Duval, you've been begging the Jaguars to run a different defensive scheme for the last five-plus years. And when training camp and the preseason begin, you'll get your first chance to see the Jaguars' new look defense.
Former defensive coordinator Todd Wash's 4-3 Cover-3 scheme got stale quickly. Instead of being the aggressor or dictating game flow, it basically sat back and waited for the offense to make a mistake. This scheme can work, to an extent, but it requires elite talent in the secondary and on the edge. Even when it functioned well, there were still obvious chinks in the armor that smart offensive play-callers could take advantage of.
But the days of Todd Wash are gone.
Joe Cullen, the Ravens' defensive line coach of the last five seasons, is now leading the Jaguars' defense into a new era. He made previous stops in Tampa, Jacksonville, Cleveland, and Detroit as an NFL D-Line coach. Now, Cullen will get his chance to coordinate a defense at the highest level. And make no mistake about it: this will be a slightly modified clone of Baltimore's defensive scheme under Wink Martindale.
What does that mean?
On the surface level, you'll see an attacking-style defense. There will be a ton of manufactured pressure, aka blitzes. Middle linebacker Joe Schobert told the media this summer that about half their play calls have been blitzes so far. Off-ball linebackers, EDGE players, safeties, even cornerbacks will blitz and blitz often.
How does this scheme make up for having fewer coverage players?
They run a ton of nickel and dime. Meaning there will be 5-6 defensive backs on the field for the majority of the snaps. Theoretically, these 5-6 defensive backs will be able to lock down opposing receivers in man coverage long enough for the blitzers or down linemen to get home, or at least get the QB off his mark.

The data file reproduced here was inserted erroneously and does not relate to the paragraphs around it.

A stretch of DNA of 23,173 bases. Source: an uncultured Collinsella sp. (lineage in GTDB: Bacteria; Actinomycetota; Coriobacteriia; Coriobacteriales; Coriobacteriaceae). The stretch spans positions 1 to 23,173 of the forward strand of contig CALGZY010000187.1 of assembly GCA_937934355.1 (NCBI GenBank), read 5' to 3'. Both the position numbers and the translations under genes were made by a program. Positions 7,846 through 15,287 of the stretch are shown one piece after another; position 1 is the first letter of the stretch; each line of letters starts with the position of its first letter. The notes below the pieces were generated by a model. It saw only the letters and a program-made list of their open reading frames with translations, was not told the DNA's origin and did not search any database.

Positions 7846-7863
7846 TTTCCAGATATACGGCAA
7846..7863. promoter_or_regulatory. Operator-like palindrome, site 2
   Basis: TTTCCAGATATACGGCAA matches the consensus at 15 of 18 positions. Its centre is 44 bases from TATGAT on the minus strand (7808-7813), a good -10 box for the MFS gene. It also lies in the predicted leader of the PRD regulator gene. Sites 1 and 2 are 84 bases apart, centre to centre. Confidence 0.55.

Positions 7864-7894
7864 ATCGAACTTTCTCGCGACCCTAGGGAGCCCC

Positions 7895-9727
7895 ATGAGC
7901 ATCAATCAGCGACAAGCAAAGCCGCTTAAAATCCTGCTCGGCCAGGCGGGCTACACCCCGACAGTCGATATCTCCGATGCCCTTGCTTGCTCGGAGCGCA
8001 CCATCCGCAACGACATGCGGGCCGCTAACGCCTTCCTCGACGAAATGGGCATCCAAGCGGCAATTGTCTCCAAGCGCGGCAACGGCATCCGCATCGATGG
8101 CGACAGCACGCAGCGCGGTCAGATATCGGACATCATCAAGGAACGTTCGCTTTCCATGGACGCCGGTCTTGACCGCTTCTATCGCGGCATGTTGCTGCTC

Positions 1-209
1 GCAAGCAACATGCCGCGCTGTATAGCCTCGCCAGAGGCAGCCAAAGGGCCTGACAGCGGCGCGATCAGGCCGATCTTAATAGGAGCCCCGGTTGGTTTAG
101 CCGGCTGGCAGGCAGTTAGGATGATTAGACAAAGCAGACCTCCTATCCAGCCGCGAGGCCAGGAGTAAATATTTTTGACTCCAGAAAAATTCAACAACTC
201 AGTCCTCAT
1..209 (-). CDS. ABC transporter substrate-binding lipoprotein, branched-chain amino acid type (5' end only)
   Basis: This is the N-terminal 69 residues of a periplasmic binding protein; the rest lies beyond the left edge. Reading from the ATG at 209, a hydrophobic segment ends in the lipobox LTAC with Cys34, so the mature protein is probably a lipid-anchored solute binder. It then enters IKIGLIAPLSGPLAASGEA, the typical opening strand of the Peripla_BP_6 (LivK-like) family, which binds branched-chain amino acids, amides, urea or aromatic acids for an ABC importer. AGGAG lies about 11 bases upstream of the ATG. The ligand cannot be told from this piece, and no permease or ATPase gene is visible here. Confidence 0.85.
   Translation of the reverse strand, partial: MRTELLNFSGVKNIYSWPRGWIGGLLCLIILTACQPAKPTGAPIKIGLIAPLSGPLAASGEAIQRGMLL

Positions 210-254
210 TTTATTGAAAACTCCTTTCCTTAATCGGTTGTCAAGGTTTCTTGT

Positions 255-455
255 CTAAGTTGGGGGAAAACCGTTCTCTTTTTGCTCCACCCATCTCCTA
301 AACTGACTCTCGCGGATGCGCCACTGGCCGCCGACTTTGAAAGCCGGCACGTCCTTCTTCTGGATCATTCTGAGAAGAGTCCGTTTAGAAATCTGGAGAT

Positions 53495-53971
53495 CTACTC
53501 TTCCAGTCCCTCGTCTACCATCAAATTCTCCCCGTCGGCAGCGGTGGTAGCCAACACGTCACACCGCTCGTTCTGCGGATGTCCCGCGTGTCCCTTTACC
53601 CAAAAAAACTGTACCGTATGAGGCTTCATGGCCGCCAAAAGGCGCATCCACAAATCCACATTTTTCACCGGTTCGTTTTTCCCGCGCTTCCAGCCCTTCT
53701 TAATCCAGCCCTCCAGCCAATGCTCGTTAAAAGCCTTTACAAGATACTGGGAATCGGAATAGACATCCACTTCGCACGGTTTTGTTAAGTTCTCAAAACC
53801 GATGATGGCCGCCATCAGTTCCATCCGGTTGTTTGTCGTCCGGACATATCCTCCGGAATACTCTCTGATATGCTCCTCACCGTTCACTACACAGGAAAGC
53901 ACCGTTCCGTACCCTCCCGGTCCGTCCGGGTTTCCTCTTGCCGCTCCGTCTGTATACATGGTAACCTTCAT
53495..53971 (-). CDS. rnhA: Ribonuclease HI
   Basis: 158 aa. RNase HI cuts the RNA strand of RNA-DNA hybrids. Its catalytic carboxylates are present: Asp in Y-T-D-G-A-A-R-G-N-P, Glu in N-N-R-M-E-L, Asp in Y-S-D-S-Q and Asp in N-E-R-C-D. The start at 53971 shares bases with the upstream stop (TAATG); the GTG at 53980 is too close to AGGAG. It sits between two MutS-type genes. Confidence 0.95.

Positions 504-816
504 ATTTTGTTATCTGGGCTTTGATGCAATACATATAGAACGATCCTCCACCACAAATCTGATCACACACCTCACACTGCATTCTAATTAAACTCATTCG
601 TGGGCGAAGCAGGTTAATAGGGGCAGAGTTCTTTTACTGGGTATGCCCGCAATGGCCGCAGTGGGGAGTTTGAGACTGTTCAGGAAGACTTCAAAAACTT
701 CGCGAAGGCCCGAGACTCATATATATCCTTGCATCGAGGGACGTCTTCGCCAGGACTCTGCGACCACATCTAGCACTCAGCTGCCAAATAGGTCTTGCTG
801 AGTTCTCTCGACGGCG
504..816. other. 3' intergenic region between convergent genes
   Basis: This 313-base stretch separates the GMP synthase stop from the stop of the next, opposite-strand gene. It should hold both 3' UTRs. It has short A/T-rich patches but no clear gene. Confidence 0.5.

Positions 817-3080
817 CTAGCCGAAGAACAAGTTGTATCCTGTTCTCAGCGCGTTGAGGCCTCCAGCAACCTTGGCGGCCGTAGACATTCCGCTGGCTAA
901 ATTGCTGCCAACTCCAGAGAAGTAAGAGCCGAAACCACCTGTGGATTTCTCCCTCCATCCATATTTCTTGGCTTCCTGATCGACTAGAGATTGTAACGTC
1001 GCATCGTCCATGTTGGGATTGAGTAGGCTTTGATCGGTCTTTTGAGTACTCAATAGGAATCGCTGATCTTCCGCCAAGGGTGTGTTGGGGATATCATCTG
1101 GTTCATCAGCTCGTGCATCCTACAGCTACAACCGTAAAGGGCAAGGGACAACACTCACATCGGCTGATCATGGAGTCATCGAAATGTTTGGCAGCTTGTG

You'll also see plenty of Cover-1. It's a coverage scheme that generally has everyone that's not trying to get to the QB in man coverage, except for one single-high defender. The player aligned in single-high coverage plays a zone in the intermediate to deep middle third. This player needs speed, instincts and must play the ball in the air and bring down ball carriers. That's why the selection of Andre Cisco in the 2021 NFL Draft, who has the speed and ball skills to potentially lock down that spot, makes sense.
While these are some of the basic principles of what the Jaguars will try to do, it's crucial to remember that they will run multiple fronts. That doesn't just mean you'll see some odd fronts and some even. No, what we'll witness this year goes far beyond that. Joe Cullen is going to try to create confusion and chaos with his looks. There will be stunts; there will be four defensive linemen lined up on one half of the field or two linebackers in a two-point stance directly over the center. You'll see linebackers showing blitz and dropping back into shallow zones. Chaos is key.
The Jaguars' coaching staff has hammered home the idea that this will be a multi-front defense. So while the basic idea might usually be Cover-1, there will be many, many variations of what that will look like.
What type of personnel does this defense need to function?